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Falling Down the Rabbit Hole

Two artists unexpectedly find themselves in a surreal world full of absurdities, illusions, and par-adoxes. Like Alice in Wonderland, they are fascinated by the strange occurrences around them and lose themselves deeper and deeper in the seemingly unreal world. Falling Down the Rabbit Hole is a playful, poetic, and absurd piece of contemporary circus and a metaphor for how easy it is to get lost in the infinite, sometimes surreal depths of the internet and other sources of infor-mation, and how blurred the boundaries between reality and fiction have become.


Suitable for all ages.


Photographer: Jordan Fuge

It has never been easier to get information, and at the same time it has never been more difficult to find one's way in the seemingly infinite universe of knowledge, data, entertainment, and distractions. Today, around 1.2 billion websites can be found online, and distinguishing between the correct, the important, the useless and the wrong is sometimes a challenge that is almost impossible to master.

In Lewis Carroll’s tale from 1865, Alice falls down the rabbit hole as she follows a clothed white rabbit with a pocket watch and lands in a world full of wonders. Today, the expression “falling down the rabbit hole” has become synonymous with getting lost in a thicket of distractions and (mis)information. Or, as Kathryn Schulz writes in The New Yorker: “When we say that we fell down the rabbit hole, […] we mean that we got interested in something to the point of distraction – usually by accident, and usually to a degree that the subject in question might not seem to merit.”

She continues, "As a metaphor for our online behavior, however, the rabbit hole has an advantage those other fictional portals lack: it conveys a sense of time spent in transit. In the original story, Alice falls for quite a while - long enough to scout out the environment, grab some food off a passing shelf, speculate erroneously about other parts of the world, drift into a reverie about cats, and nearly fall asleep. Sounds like us on the Internet, all right. In the current use of ‘rabbit hole,’ we are no longer necessarily bound for a wonderland. We’re just in a long attentional free fall, with no clear destination and all manner of strange things flashing past."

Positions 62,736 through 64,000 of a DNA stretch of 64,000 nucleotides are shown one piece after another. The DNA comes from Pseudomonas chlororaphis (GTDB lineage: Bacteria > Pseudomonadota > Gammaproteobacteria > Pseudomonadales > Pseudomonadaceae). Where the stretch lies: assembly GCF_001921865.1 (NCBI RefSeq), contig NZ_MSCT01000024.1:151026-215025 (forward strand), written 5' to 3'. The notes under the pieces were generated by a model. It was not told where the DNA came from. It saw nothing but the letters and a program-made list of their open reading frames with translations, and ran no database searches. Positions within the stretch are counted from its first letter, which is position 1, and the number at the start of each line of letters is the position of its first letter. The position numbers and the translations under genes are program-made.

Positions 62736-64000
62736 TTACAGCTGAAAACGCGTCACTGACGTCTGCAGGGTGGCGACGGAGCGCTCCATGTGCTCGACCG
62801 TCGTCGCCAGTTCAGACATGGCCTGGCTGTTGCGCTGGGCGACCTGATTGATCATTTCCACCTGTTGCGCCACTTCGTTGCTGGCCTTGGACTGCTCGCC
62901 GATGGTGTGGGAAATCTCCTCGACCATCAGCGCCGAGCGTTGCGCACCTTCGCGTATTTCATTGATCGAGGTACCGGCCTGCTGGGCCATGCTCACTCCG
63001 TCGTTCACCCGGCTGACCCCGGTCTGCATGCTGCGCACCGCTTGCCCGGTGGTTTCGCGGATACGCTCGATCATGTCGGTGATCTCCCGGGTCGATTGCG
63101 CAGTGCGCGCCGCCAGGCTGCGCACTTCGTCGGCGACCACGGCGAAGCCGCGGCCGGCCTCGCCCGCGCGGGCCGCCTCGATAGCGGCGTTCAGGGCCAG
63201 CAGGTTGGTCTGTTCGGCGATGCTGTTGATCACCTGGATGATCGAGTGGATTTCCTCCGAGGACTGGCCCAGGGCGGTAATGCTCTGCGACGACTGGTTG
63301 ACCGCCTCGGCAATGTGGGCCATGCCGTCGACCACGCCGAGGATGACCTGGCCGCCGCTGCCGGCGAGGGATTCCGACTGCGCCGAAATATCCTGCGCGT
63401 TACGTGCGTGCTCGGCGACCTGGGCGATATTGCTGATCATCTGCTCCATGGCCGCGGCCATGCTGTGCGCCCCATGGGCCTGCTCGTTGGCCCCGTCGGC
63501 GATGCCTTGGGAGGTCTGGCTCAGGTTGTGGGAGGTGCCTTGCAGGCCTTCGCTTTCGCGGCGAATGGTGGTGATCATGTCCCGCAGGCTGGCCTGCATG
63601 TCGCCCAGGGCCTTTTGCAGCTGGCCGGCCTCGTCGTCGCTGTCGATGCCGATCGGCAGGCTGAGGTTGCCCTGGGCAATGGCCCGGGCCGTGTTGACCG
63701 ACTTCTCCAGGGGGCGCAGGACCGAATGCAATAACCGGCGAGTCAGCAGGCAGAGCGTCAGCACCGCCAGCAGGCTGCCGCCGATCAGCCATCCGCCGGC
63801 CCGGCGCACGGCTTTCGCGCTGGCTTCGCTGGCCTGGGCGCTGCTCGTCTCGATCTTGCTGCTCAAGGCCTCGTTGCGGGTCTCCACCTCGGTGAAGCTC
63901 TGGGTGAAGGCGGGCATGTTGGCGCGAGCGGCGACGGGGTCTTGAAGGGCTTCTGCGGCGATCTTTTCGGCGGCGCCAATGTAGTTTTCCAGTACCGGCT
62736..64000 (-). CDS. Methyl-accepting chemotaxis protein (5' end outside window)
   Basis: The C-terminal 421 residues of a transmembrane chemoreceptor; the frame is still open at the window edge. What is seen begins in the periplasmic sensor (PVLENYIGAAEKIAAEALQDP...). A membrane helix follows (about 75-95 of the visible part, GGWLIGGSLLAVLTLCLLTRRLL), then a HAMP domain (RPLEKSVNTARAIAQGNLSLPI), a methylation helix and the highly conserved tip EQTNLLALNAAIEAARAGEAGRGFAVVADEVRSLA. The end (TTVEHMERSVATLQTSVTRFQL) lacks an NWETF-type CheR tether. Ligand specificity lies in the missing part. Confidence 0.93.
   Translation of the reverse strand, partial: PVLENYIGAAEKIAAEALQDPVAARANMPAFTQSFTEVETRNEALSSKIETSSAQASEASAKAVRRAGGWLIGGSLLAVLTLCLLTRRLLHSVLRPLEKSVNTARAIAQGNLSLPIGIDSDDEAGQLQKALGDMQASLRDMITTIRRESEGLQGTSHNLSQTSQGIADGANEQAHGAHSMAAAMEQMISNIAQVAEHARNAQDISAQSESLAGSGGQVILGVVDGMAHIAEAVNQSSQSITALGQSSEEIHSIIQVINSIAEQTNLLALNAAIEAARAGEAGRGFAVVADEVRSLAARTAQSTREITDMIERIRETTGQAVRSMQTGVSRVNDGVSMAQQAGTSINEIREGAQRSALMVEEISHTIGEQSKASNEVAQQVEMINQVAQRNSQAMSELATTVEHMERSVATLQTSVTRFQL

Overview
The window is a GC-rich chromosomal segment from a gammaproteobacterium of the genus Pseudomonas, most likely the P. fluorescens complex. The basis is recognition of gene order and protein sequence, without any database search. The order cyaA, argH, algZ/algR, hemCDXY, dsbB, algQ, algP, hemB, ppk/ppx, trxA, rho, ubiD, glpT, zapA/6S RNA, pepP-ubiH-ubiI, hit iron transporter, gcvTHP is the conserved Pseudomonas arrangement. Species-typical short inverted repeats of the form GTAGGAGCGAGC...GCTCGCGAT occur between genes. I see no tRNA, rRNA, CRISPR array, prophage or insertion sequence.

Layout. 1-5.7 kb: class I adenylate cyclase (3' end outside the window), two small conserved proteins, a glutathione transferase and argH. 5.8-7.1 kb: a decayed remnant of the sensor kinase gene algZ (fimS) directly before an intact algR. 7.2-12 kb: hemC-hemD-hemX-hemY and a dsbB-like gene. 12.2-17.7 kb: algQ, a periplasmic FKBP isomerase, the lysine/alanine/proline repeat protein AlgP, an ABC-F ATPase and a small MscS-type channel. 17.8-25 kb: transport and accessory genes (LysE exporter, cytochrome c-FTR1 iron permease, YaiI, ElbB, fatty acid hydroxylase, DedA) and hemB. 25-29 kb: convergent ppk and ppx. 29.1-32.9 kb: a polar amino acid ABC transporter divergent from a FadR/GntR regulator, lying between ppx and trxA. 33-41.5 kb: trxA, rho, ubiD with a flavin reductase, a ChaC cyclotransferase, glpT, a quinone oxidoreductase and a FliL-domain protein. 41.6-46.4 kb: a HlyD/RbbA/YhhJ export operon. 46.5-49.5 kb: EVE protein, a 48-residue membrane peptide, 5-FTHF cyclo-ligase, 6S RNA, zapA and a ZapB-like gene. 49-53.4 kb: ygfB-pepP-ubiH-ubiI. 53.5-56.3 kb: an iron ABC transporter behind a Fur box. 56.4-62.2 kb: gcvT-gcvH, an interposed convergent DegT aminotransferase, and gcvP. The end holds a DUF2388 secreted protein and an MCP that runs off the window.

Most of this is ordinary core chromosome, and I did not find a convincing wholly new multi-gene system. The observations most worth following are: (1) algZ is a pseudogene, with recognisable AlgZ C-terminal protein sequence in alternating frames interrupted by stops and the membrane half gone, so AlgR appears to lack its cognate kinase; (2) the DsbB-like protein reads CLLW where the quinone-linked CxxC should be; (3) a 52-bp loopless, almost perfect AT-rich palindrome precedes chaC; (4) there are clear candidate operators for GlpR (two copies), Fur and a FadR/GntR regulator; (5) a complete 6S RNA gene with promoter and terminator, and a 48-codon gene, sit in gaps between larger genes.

In Falling Down the Rabbit Hole, the two artists fall down their very own rabbit hole into an absurd world of information illusions, absurdities, and paradoxes. Rabbit holes can be deep and hard to es-cape. They can lead us down a path of knowledge and discovery, but they can also lead us to lies, misinformation and deception. They are a paradise for science lovers and conspiracy theorists alike, and it can often be difficult to know where to find the truth. Who is lying to us and who isn’t? Which rabbit hole shows reality, and which one deception? Can we trust what we don’t know to be true? This show is inspired by the artists’ reflection on topics such as information overload, conspiracy the-ories, the tipping point between reason and madness and how to set a moral compass in all this mess. 

Together with director Delia Dahinden, Swiss artist Pascal Häring and Welsh artist Esther Fuge developed a 60-minute contemporary circus show. Through improvisation and devising, they built a fantastic world in the shallows of the rabbit hole. It is a world of circular shapes and fabrics, of illusions and absurdities, with flashes of circus skills from juggling and hula hoop to cyr wheel and hair hanging, a world where everything these artists have known to be true tricks them. Flashes of Alice in Wonderland remind us that things aren’t always what they seem, and people aren’t who they say they are.

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